Disruption resulting from COVID-19 has exposed a number of business continuity issues among enterprises. The gaps in systems and key processes have had a generally negative impact, and it will soon be evident which enterprises saw the circumstances as an opportunity.
By exposing what isn’t working, the gaps present a way to improve. Most business continuity plans assume a relatively quick return to normal. What the pandemic is demonstrating is that sometimes when the unexpected happens, a return to normal may not be an option, whether permanently or for an extended period of time.
In addition, rather than a disruption to data or systems, the current situation is compromising the processes that enterprises use to operate. Enterprises are being forced to examine whether reverting to the old way should be the goal or if there’s a new direction – for not only the immediate circumstances, but also for the long-term health of the organization.
The Gartner Business Continuity Survey found that less than two percent of enterprises expect that business can return to normal. Instead, they are taking the opportunity to examine long-term plans based on gaps discovered during the pandemic:
Embrace Some Changes as Permanent: While remote work was already increasing around the globe, the pandemic has accelerated this and other trends, such as online customer interactions. Enterprises have an opportunity to embrace new channels for reaching their markets and equipping their employees for long-term remote work.
The systems and data challenges around remote work may be dwarfed by the difficulties when it comes to workflows and business processes. Collaboration gaps may be the biggest challenge, where some workflow is designed for in-person interactions. Enterprises can’t assume that video conferencing will replace these types of collaboration.
Accelerate Digital Transformation: It was quickly apparent that enterprises that had prioritized digital transformation were more likely to be pandemic-proof than those more reluctant to invest in cloud solutions and infrastructure. It’s not only evident in specific applications and solutions, but also in the corporate mindset that celebrates agility and flexibility. Some enterprises see the current circumstances as an opportunity to speed up their digital transformation to continue meeting the needs of customers and employees.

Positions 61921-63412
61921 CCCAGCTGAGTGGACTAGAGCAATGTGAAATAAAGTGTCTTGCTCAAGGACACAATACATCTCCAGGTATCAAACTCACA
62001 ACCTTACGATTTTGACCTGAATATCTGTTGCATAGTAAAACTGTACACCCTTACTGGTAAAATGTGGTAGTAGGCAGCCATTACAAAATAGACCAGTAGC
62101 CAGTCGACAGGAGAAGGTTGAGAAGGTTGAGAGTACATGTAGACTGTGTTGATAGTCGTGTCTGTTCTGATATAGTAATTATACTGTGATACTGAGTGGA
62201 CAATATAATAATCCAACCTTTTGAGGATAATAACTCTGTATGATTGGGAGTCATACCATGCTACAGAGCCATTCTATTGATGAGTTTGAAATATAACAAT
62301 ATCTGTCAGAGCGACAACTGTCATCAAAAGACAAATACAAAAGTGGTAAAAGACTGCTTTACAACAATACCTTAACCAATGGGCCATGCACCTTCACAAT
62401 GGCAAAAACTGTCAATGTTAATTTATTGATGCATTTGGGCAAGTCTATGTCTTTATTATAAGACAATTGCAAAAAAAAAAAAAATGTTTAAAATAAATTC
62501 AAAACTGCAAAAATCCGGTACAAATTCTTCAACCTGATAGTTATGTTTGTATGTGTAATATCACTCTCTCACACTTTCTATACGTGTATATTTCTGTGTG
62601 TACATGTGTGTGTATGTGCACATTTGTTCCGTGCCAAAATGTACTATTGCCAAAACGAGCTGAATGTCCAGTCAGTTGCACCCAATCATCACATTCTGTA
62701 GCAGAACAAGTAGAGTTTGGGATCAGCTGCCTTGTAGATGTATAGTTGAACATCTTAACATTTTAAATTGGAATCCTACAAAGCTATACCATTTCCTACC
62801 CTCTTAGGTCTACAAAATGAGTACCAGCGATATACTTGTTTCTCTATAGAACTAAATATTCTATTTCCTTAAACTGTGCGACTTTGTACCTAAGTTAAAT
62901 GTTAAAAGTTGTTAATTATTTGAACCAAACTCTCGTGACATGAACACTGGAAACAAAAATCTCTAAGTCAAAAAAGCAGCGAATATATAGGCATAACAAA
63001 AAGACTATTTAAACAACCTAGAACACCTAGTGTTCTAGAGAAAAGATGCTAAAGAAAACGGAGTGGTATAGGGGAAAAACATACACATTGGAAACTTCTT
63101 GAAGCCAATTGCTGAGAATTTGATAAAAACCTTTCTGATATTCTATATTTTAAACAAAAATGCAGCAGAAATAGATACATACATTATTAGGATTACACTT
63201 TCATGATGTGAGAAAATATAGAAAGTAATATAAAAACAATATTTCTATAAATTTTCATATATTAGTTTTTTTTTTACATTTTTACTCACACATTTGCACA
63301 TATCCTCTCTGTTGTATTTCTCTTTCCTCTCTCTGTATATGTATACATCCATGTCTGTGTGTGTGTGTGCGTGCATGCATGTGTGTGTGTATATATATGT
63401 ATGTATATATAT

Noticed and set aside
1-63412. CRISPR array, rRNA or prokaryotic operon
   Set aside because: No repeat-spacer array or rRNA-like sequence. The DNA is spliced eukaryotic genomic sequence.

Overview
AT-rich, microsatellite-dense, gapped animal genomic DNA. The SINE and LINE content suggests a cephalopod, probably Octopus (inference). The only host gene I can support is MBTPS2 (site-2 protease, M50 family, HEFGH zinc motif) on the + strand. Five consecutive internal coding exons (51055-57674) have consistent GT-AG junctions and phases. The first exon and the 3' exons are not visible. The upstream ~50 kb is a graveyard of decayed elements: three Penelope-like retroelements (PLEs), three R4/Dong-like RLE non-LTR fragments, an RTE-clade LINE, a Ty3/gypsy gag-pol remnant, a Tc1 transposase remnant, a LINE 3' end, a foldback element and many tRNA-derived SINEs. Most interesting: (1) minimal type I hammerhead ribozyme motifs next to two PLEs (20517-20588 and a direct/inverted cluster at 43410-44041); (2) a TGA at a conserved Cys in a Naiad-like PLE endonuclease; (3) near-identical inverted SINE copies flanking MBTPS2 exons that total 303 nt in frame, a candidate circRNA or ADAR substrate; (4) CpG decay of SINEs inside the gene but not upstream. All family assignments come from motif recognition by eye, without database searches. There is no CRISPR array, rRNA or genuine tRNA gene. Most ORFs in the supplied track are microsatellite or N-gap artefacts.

Examine Risk: Even the best-prepared organizations are being forced to look at their risk management and manage the disruption. From implementing recommendations from the World Health Organization to cyber risks related to remote access, there are several key areas that must be addressed. Enterprises may begin with mapping single points of failure related to technologies, processes, and employees and then create countermeasures to remediate each one.
Critical in this process is the ability to immediately identify work that cannot be completed remotely or gaps in the supply chain.
Expand Automation: Process automation is at the heart of any successful digital transformation strategy, but enterprises are still largely burdened with repetitive work that can easily be automated. Business continuity is expected to get a significant boost from robotic process automation (RPA), artificial intelligence (AI), and digital process automation (DPA) to improve the flow of data as well as complete manual tasks such as filling out forms or data extraction.
You may be wondering how best to prioritize your business continuity plans in light of the pandemic. Contact us at ITBroker.com for guidance in choosing the right strategy for automation and other digital transformation solutions.